The English knickers, almost always referred to as knickerbockers, were close or medium-fitting trousers that came below the knee. We see them in late-19th century photograp[hs and seem to have commonly been worn to school. They were also worn for country outings by young men and adults. This would have been a relatively narrow part of the population. By the 1910s shorts were becoming more important in England, in part we think because of the inluence of Lord Baden Powell's Scout movement. English boys by the 1920s more commonly wore shorts although some older English boys wore knickers. The photographic record suggests that shorts were much more prevalent. Most English boys when they outgrew short pants wore long pants. Knickers in the 1920s and 30s were not nearly as popular in England as in America or even the continent for boys. A British reader writes, "I certainly never saw them being worn here and believe they died out even earlier - maybe the 1920s - at which point most boys were wearing short trousers." Knickers were more common as smart casual wear by the affluent class.

Accompaying Clothing


Jackets

We see English boys wearing different styles of suit jackets with knickers, but single breasted suit jackets were very common. Our archive is still very limited, but single-breasted suits seem by far the most common, more common than in America where we see many boys wearing double-breasted jackets. We believe the popularity of single-breasted jackets was in part because that this was in part because it was the the style generally preferred for school uniforms. This meant primarily private schools, but styles at these schools was influential in setting popular styles. Norfolk jackers were another popular style. As far as we can tell, knickers were mostly suit pants. I don't think it was very common, as it was in America, to just buy a pair of knickers separate from a suit coat.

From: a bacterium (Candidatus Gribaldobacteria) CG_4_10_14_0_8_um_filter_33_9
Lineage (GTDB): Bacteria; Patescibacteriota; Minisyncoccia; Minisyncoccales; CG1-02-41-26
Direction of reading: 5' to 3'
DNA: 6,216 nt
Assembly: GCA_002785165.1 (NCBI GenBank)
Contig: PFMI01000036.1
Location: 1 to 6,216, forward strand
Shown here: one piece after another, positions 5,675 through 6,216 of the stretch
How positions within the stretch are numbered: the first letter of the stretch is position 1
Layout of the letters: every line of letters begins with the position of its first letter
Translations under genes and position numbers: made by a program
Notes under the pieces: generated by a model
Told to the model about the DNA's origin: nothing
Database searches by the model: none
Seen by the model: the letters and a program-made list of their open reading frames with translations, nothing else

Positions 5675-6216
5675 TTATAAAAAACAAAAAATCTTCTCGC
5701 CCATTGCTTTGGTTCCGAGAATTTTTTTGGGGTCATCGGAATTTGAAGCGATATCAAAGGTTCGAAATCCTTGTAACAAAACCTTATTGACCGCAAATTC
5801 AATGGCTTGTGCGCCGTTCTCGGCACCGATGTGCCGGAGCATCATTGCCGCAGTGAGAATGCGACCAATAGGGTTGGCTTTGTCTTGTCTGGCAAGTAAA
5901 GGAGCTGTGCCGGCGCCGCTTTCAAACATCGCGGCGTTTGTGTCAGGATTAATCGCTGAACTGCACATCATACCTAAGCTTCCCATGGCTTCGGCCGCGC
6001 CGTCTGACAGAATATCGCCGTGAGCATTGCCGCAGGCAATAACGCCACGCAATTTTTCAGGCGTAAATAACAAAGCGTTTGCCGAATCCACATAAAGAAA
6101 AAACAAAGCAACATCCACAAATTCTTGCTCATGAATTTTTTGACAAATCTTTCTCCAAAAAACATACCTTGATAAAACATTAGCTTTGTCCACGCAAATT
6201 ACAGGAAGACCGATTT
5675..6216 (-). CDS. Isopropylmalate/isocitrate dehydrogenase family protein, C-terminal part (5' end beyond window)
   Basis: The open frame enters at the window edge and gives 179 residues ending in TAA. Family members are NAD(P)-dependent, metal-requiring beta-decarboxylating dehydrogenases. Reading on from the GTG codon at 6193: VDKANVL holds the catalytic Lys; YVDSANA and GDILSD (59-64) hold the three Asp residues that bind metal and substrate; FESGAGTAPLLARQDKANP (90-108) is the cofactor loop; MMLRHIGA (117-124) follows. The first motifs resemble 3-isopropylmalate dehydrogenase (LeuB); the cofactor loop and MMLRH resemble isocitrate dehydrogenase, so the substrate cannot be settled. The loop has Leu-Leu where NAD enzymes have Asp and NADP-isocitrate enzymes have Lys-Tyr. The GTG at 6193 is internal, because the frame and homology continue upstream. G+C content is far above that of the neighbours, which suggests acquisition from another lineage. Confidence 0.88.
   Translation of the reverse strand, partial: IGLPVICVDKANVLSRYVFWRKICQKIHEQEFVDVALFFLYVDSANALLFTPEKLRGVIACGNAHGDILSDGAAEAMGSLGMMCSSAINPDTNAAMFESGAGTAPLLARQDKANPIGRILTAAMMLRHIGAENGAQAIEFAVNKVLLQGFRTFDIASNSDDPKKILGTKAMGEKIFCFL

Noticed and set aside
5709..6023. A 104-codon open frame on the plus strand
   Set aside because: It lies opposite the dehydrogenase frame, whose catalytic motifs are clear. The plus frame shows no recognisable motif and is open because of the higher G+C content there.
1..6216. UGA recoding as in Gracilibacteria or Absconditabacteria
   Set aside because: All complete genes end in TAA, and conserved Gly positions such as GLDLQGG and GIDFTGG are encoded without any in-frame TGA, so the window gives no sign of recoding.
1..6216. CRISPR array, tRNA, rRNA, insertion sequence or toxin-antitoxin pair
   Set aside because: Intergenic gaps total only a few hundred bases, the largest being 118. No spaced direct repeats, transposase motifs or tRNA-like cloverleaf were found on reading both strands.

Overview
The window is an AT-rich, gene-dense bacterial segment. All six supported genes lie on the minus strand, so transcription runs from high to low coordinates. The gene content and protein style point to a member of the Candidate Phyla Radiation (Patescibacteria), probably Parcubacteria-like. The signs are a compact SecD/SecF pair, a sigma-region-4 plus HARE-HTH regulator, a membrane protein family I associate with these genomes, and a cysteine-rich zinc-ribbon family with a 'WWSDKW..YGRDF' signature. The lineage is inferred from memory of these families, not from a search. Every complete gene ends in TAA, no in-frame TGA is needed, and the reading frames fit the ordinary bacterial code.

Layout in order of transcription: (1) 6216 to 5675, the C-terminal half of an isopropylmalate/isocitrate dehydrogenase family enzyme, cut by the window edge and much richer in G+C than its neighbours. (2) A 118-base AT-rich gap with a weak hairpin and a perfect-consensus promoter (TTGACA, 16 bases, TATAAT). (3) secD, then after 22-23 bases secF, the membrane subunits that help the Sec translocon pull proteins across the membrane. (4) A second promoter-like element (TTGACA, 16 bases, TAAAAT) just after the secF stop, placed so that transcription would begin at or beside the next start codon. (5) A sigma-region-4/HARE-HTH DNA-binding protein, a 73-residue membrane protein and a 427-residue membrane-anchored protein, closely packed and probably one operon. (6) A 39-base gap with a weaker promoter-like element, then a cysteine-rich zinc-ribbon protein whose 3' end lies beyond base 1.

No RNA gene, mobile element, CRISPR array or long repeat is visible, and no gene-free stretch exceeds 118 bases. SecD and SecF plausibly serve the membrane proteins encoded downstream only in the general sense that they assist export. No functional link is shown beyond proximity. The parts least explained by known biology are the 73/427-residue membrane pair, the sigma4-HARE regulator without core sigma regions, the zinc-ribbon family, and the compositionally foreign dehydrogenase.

Vests


Hosiery

English boys mostly wore knickers with long stockings or knee socks.

Ages

We note school age boys wearing knee pants suits in the 19th century. We do not have much information on the early- and mid-19th century. Unlike America, few Daguerreotypes and Ambro-types are available from England coveringthe mid-century. But with the appearance of the CDV (1860s) we begin to photographic portaits in some numbers that allow us to assess fashion trends. Our archive is still limited, but we note boys wearing kncker suits from about 6-15 years of age. We have just begun to work on age conventions, but this is a rough estimate for the second half of the 19th-century. Many boys wore knicker suits to school. A number of private schools had them as school uniforms. While many boys wore knicker suits, knee pnts suits were much more common in America. At the turn-of-the 20th century we see more boys wearing knee pabts suits. Herec age was a factor. After Wotrld War I in the 190s, short psnts suits became standard wear for boys. We note some teenagers wearing knickers suits as akkind of transition to long pants. We note the samectrend in Italy, France, and Germany. This contrasts with America where knicker suits had become standard wear in the 1910s. We nolonger see knickers suits to any extent in Englnd after World War II, but short pants suits were still common until the 1960s.

Schoolwear

Knickers were being worn by English school boys by the late-19th Century. They were extensively worn by older boys in England, mostly boys at private schools. We nelieve this became fairly common in the 1880s..

Social Class

We are not yet sure about social class conventions. As far as we can tell, knickers were largely a middle and upper class style. We less commonly see working-class boys wearing them. Thisis, owever, still an initial impression and we are still trying gonassess this.

Construction

We have only limited information on the construction of English knickers. we notice John Montagu Slopford in 1871. His knickers had draw string closures. The boy here in the early-20th century looks to have a band rather like American boys at the time, presumably with a button closure (figure 1). Like straight-leg knee pants, we see these knicker pants being done in a range of cuts and somewhat different lengths.

Decoration

We see the pants done with embroidery matching jackets in the 1860s-70s.

Bloomer Knickers









HBC




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Created: March 6, 2004
Last edited: 1:45 PM 12/10/2011